By: Terry Bennett
Many parents and grandparents give their children and grandchildren gifts during the year. They may give them money for a down payment on a home, to buy a car or help them out in other ways. But when are these gifts of taxable importance? The attorneys at Skeeters, Bennett, Wilson & Humphrey want to make sure you know the specifics of gift taxes.
For 2017, an individual can give gross gifts of $14,000 or less to anyone with no tax effect. There are no reporting requirements nor do you have to file a gift tax return. If your spouse joins in the gift, then the available deduction increases to $28,000.00.
Spouses can give an unlimited amount of money to each other under the gift tax marital deduction rules, and there are no gift tax forms to be filed or any gift tax to be paid. To be eligible for the 100 percent marital deduction concerning gifts, the spouse must be a U.S. citizen.
If a gift or the aggregate of gifts in any one-year is more than $14,000 to anyone other than a spouse, then a gift tax return must be filed. An individual’s lifetime exclusion is $5 million. Therefore, an individual can give a gift or gifts of up to $5 million during a lifetime and never have to pay gift tax. For an individual and a spouse, the amount is doubled to $10 million. The federal gift tax rates are the same as the federal estate tax rates. The rates start at 18 percent for any taxable gift between $10,000 and $20,000 and goes to the highest taxable rate, which is 40 percent, on $1 million or greater. But there is a $2,045,800 gift tax credit, which shelters $5,250,000 of taxable gifts in excess of the annual exclusion amounts.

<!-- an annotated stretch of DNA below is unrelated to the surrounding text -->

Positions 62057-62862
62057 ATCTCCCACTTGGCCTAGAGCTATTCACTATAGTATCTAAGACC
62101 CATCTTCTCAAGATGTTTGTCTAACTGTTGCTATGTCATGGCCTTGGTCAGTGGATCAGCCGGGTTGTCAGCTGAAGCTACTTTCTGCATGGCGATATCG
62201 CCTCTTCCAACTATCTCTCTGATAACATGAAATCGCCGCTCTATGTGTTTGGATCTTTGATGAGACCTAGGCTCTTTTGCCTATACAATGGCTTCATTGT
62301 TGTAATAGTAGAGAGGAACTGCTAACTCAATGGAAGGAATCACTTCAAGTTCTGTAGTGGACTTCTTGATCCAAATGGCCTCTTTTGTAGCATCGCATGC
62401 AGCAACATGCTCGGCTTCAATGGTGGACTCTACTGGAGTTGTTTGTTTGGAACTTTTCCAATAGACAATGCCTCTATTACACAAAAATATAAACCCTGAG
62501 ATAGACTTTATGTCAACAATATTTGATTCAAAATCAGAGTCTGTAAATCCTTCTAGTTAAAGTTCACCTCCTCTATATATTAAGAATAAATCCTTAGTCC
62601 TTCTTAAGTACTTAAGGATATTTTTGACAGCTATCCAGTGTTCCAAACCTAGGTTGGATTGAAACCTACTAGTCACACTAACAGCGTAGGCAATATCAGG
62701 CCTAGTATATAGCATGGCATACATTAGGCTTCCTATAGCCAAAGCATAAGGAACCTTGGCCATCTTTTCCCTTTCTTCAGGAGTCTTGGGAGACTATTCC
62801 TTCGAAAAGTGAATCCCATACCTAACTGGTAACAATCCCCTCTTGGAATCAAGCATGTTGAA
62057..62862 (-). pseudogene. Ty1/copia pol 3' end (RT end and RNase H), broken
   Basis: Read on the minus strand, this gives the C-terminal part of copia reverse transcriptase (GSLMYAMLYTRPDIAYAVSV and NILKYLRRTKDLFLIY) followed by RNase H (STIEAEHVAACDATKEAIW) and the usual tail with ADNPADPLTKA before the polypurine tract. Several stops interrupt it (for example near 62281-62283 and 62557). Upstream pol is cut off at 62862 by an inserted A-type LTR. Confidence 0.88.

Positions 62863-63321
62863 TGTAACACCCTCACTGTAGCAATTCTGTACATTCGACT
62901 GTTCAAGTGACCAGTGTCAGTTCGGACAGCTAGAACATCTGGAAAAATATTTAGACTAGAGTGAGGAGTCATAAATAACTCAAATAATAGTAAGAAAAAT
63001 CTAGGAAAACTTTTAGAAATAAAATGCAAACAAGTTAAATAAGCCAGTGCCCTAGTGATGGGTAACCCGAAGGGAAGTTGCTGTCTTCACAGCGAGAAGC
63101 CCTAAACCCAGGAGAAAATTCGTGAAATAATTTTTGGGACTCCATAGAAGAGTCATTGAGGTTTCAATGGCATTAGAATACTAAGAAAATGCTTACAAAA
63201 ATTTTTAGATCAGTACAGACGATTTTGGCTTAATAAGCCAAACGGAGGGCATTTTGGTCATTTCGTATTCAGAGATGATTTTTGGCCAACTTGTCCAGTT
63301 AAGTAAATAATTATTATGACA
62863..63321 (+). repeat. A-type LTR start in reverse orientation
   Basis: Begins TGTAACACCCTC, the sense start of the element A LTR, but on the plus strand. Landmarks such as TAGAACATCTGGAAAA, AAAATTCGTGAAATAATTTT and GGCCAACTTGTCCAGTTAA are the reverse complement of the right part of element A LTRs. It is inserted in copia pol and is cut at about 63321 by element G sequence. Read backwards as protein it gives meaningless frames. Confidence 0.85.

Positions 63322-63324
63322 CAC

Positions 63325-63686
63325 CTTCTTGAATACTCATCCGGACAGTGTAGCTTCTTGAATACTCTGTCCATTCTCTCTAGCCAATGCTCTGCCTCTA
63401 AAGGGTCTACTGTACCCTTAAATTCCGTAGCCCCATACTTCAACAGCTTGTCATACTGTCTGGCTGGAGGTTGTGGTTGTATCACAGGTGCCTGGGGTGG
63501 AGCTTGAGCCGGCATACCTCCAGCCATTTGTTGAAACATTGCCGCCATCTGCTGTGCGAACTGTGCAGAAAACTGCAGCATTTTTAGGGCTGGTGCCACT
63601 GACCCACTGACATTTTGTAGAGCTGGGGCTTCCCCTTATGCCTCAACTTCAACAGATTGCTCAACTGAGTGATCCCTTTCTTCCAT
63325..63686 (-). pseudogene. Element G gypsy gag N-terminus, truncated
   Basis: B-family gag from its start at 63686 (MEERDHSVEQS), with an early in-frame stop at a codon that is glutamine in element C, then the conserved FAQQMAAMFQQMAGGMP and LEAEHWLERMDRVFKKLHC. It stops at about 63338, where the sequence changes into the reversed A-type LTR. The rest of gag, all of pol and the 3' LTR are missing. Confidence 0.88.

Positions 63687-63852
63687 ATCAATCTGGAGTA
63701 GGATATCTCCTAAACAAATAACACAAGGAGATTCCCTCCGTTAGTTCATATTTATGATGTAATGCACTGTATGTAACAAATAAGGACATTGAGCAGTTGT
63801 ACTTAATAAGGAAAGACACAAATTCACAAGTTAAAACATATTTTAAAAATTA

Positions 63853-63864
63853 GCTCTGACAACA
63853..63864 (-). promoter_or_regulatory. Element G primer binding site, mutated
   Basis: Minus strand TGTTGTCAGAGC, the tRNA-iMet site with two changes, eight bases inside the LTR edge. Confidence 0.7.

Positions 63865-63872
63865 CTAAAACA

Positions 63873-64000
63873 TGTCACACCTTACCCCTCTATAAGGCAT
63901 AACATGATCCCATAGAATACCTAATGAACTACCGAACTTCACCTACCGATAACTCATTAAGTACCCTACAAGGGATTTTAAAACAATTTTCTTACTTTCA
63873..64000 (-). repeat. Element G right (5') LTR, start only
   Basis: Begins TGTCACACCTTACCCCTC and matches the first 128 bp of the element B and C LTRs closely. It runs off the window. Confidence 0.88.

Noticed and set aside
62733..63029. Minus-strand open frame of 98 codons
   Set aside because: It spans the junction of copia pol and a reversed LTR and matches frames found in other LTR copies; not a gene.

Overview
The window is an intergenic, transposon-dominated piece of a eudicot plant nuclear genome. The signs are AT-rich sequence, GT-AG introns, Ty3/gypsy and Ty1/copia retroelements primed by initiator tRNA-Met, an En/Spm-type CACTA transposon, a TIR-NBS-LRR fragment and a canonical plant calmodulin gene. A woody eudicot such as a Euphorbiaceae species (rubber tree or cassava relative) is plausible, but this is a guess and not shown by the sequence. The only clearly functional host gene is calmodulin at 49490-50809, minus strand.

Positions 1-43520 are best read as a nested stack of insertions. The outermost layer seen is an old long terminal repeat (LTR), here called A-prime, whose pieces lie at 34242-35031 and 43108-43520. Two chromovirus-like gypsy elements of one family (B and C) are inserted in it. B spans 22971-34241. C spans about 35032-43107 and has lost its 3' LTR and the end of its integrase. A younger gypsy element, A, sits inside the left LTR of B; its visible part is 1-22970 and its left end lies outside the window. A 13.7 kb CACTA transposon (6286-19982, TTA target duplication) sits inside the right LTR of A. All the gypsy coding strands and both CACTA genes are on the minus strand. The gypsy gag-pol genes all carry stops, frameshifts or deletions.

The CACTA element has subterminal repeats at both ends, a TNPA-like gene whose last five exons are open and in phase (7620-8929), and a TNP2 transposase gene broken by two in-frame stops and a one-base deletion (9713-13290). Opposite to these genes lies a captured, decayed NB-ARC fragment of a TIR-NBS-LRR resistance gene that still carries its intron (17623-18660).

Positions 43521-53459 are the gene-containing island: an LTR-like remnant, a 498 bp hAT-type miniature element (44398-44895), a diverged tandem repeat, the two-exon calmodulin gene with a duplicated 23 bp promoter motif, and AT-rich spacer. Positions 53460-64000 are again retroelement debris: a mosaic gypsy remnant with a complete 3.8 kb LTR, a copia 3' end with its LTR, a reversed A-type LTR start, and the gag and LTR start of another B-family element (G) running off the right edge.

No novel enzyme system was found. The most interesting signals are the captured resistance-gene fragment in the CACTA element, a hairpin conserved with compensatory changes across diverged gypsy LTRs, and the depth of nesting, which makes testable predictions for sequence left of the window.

Payments of medical expenses and tuition payments are excluded from the federal gift tax requirements. Contributors to a qualified tuition program that exceed $14,000 may treat the gift as if it had been made over a five-year period; in effect, allowing a $70,000 exclusion in any one year.
Any gift deductible for income tax purposes is deductible for gift tax purposes and does not count towards the $14,000 annual gift tax exclusion. The gift tax charitable deduction is unlimited. The gift tax charitable deduction is not limited to domestic organizations or to gifts for use within the United States.
Terry joined the practice in 1974. His areas of focus include personal injury law, real estate law, probate law, estate planning, business law, corporations, and adoptions. He is admitted to practice before the United States Supreme Court, United States Court of Appeals 6th Circuit, United States District Court Western District of Kentucky, United States Court of Military Appeals, and all Kentucky courts.
A Hardin County native and former Army office in the Judge Advocate General (JAG) Corps, Terry graduated from William and Mary in Virginia with an undergraduate degree in government. He received his Juris Doctorate from Wake Forest Law School in Winston Salem, North Carolina, where he graduated with honors.